What's In Blue

Syria Draft Resolution

The P5 members of the Council met this morning (28 August) to discuss a draft resolution on Syria introduced today by the UK. It seems the draft condemns the alleged chemical weapons attack on rebel-held areas in Syria on 21 August and seeks Council authorisation for “all necessary measures” under Chapter VII (which allows for the use of force) to protect Syrian civilians from chemical weapons. At press time the draft had not been circulated to the rest of the Council nor had a meeting been called.

The UK’s draft resolution comes in the wake of several days of increasingly strong statements from France, the UK and the US suggesting that they may be getting ready to take retaliatory action for what they are convinced was a chemical weapons attack by the Syrian government last week. Unlike the P3, China and Russia are not certain that the Syrian government used chemical weapons and have warned about jumping to conclusions. Russia has publicly stated that the Council should wait for the report of the weapons inspectors before discussing a resolution on Syria. France, the UK and the US appear to strongly believe that the Syrian government used chemical weapons in the 21 August attack with the US claiming to have evidence it will share in the coming days.

A UN chemical weapons team – which had already been in Syria at the time of the attack – was given permission following calls from a number of countries as well as the Secretary-General to visit the site of the alleged chemical attacks on Monday. Following a day’s delay due to security concerns, a second visit, to an eastern suburb of Damascus, took place today. The Secretary-General said today that the UN team needed to be given time to establish the facts.

Also today, at a press conference in Geneva, UN-Arab League Joint Special Representative for Syria Lakhdar Brahimi said that there was evidence suggesting that some sort of chemical “substance” was used in Syria. He also said that any military strike in response to the use of chemical weapons needed Security Council approval. The Arab League in a statement issued on 27 August blamed the Syrian government for the chemical weapons attack but stopped short of backing a possible retaliatory military strike.

On 21 August Council members were briefed in consultations by Deputy Secretary-General Jan Eliasson on the attacks that had taken place earlier that day but failed to agree on a statement condemning the attacks. In giving a summary of the meeting to the press, the Council president, Ambassador María Cristina Perceval (Argentina) said that there was strong concern among Council members about the allegations of the use of chemical weapons and a general sense that there must be clarity about what happened. She also said that all Council members agreed that the use of chemical weapons by any side under any circumstances is a violation of international law. Furthermore, she said that Council members welcomed the determination of the Secretary-General to ensure a thorough, impartial and prompt investigation.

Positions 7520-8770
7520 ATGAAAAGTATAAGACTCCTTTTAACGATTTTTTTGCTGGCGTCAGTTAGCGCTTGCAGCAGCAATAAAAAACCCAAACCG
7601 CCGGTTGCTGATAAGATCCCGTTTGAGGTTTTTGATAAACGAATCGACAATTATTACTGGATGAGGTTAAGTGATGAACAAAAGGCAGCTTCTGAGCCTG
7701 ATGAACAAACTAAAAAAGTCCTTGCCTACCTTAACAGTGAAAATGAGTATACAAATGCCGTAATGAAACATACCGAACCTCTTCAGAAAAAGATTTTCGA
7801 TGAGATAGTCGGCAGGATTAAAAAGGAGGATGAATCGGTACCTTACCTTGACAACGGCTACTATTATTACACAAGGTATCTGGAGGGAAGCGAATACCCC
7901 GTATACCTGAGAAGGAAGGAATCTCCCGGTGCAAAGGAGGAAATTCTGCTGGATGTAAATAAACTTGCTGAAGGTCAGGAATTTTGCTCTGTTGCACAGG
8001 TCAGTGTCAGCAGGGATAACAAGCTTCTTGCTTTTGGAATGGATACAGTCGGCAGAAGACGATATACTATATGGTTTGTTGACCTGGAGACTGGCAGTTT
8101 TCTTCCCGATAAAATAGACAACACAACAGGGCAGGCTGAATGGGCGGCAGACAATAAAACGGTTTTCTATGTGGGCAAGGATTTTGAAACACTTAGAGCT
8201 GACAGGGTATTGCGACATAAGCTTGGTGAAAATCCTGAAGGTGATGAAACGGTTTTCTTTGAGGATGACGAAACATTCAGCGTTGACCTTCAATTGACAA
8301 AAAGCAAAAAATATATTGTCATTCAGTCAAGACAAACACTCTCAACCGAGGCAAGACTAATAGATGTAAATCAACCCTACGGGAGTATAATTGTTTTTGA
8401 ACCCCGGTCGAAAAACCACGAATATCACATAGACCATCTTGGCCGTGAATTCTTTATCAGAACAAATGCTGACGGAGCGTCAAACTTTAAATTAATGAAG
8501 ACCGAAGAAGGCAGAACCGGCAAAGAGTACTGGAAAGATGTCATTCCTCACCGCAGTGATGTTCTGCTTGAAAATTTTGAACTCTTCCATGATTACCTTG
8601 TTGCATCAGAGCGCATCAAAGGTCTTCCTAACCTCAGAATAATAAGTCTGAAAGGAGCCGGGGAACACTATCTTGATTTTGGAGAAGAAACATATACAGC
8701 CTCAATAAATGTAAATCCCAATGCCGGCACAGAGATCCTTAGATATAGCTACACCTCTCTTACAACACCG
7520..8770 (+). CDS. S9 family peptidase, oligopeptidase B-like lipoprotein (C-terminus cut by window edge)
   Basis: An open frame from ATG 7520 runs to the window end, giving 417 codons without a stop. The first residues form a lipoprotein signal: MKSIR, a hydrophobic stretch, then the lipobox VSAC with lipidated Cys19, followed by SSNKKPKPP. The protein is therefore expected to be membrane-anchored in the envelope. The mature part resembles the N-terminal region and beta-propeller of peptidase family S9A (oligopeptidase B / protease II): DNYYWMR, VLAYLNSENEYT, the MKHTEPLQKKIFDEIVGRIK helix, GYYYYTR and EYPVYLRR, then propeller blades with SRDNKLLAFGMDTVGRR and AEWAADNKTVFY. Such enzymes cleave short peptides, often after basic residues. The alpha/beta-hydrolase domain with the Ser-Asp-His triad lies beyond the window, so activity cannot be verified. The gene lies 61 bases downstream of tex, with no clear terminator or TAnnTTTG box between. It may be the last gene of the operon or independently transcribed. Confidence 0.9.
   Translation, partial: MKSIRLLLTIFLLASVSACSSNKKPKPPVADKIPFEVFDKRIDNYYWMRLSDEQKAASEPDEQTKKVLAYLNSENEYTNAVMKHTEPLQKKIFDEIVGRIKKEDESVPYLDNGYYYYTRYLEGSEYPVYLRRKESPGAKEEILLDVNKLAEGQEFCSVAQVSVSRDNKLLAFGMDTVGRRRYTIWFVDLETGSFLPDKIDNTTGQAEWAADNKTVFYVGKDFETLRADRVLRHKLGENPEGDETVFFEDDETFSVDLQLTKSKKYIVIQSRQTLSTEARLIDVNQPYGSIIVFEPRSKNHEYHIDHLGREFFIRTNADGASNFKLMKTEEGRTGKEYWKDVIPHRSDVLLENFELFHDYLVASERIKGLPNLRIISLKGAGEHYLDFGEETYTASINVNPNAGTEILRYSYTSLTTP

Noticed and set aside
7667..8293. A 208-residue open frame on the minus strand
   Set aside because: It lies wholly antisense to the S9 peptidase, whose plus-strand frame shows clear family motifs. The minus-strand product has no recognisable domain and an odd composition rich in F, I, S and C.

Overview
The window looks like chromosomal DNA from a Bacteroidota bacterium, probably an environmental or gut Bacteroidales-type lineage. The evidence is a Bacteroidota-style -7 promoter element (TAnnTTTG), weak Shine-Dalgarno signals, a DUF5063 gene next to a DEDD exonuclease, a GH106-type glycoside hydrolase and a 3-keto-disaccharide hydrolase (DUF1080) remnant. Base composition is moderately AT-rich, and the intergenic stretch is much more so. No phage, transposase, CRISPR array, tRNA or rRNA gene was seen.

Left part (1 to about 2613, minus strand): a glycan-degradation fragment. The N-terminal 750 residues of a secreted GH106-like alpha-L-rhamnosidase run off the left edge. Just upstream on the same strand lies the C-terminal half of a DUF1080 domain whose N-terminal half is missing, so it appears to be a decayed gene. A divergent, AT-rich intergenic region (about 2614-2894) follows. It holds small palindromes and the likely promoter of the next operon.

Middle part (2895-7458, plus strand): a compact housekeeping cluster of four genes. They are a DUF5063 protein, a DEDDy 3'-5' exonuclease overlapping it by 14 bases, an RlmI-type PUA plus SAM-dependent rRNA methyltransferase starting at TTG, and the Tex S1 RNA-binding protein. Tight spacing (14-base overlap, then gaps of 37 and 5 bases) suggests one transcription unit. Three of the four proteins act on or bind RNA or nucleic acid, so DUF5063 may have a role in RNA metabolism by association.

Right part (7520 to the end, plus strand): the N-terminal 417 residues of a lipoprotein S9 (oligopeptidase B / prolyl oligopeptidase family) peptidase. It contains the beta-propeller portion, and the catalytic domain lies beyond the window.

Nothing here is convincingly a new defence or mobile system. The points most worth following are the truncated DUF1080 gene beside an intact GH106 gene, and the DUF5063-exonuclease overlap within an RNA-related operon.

It seems unlikely that the P5 discussion will result in consensus and if the draft resolution is put to a vote it seems unlikely to be adopted. While there has been no vote on Syria in the Council this year, both China and Russia have vetoed three resolutions on Syria in the past (October 2011, February 2012 and July 2012) and there has been no discernible shift in their positions. While elected members have not seen the draft and therefore may not have clearly defined their positions yet, issues related to protection of civilians in the aftermath of any sort of military intervention as well as uncertainty about how the resulting chaos might be used by the different actors are likely to make some elected members wary of authorising the use of force in this situation. There are also concerns about the impact of military intervention on the region.

Whereas the Council adopted a resolution ahead of air strikes in Libya in March 2011, establishing a no-fly zone and authorising states to take “all necessary measures” to protect civilians, there are other cases where military action has taken place without Council authorisation. A well-documented example is that of NATO air strikes on Kosovo in 1999. On 23 March 1999 NATO went ahead with strikes without Council approval. The next day Russia called for a meeting of the Council to “consider an extremely dangerous situation caused by the unilateral military action of NATO against the Federal Republic of Yugoslavia”. On 26 March Belarus, India and Russia put forward a draft resolution (S/1999/328) which demanded immediate cessation of the use of force against Yugoslavia and resumption of negotiations. The resolution which went into blue and was voted on that same day had three votes in favour (China, Namibia and Russia) and 12 against (Argentina, Bahrain, Brazil, Canada, France, Gabon, Gambia, Malaysia, the Netherlands, Slovenia, the UK and the US).

At press time it was unclear if the draft resolution would be circulated to the full Council or if it would be dropped following the P5 discussions. Looking ahead, however, if the P3, together with their allies, go ahead with a military intervention without Council authorisation it is likely that questions will be raised about the legality of such action.

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